Although Voyant doesn’t provide us with exact “topics” we are still able to find the key words within each mission statement and use those as topics. Of course the bigger the words in the Voyant graphic, the more times their used in the statement. Here’s an example of the Eli Broad College of Business mission statement after we ran it through Voyant (keeping in mind that we used the stop words list and added a few we agreed on like college, university, michigan, state, and a few others we found within each college).


Trying to get all the words in our word cloud to fit inside the window to screenshot was a problem Laura and I kept running into. We ended up having to refresh the page several times so the words would replace until they all fit. For a few of the colleges we even had to add a few words to the stop words list that we felt were unimportant or less important than the others if refreshing the page wasn’t adjusting them the way we wanted.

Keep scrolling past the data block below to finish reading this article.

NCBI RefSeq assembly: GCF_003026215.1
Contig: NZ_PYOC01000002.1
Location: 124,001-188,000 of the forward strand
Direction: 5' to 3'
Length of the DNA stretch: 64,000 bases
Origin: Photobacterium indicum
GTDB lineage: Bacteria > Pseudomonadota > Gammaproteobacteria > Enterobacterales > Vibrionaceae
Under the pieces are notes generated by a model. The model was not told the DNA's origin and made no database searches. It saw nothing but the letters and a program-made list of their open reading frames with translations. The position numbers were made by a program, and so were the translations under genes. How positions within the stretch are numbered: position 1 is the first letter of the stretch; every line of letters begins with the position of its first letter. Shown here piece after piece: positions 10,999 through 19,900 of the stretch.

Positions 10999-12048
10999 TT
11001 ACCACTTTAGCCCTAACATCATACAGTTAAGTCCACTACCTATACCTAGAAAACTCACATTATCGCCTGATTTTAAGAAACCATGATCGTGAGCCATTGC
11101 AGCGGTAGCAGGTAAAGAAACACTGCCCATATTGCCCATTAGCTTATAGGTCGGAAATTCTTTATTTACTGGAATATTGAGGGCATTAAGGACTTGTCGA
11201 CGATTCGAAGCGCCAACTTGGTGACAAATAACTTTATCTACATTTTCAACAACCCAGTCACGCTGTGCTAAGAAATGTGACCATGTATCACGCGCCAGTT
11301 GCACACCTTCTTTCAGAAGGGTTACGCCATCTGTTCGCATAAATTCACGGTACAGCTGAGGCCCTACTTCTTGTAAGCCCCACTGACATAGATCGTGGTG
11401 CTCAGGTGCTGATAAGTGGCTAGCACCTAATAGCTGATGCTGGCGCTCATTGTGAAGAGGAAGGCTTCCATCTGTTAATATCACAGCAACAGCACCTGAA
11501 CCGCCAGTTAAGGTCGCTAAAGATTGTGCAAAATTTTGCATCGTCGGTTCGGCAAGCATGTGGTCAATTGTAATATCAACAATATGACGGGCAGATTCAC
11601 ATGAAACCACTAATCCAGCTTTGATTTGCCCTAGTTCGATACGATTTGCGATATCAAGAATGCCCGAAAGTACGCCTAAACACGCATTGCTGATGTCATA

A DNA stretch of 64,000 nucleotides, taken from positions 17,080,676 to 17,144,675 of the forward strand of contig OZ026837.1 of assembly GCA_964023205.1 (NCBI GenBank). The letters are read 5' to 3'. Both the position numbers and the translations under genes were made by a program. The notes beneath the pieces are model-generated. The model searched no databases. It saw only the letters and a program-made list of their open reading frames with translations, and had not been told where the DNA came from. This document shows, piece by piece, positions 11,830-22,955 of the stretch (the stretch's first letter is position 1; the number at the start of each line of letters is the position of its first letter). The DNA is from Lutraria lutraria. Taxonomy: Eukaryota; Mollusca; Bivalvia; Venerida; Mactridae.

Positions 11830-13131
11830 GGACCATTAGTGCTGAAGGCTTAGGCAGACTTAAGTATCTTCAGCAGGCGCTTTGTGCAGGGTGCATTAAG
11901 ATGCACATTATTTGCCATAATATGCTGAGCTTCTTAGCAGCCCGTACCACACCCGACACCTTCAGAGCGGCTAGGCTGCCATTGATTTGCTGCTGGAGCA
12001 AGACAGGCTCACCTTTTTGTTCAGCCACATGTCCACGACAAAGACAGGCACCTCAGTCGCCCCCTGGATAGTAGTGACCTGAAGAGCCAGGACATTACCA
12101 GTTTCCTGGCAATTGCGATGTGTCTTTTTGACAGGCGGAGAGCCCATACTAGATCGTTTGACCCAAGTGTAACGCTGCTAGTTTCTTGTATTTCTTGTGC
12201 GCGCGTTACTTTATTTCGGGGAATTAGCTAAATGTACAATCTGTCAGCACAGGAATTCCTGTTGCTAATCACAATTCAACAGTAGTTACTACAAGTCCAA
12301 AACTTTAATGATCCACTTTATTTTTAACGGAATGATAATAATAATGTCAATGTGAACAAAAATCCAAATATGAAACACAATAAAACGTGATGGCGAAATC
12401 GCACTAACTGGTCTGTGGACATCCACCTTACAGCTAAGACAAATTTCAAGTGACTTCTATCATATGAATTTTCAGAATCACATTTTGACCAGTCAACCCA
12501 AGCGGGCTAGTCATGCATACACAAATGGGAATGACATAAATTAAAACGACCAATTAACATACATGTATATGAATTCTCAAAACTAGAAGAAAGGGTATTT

Collecting these photos led us to create a Google doc folder. Since we have so many different aspects of our project we realized we needed to keep everything organized and located in the same place. This makes is easy for all of us to access, and easier to refer back to, if needed.

We’re planning on saving each of these word cloud graphics and added them to our map on Tableau Public, which was another interesting tool to experiment with using our data. While Laura and I worked on running the mission statements through Voyant and saving the graphics, Katie worked on the data for Tableau. Dividing up the work in this way allowed us to quickly finish our tasks in order to make more progress on our project. While Katie was modifying our data to work in Tableau she ran into a few problems. We originally thought that by looking up the addresses of each college and finding the latitude and longitude points we’d be able to map then in Tableau. After finding out that Tableau doesn’t accept lat/long points she decided to use complete addresses and map it that way.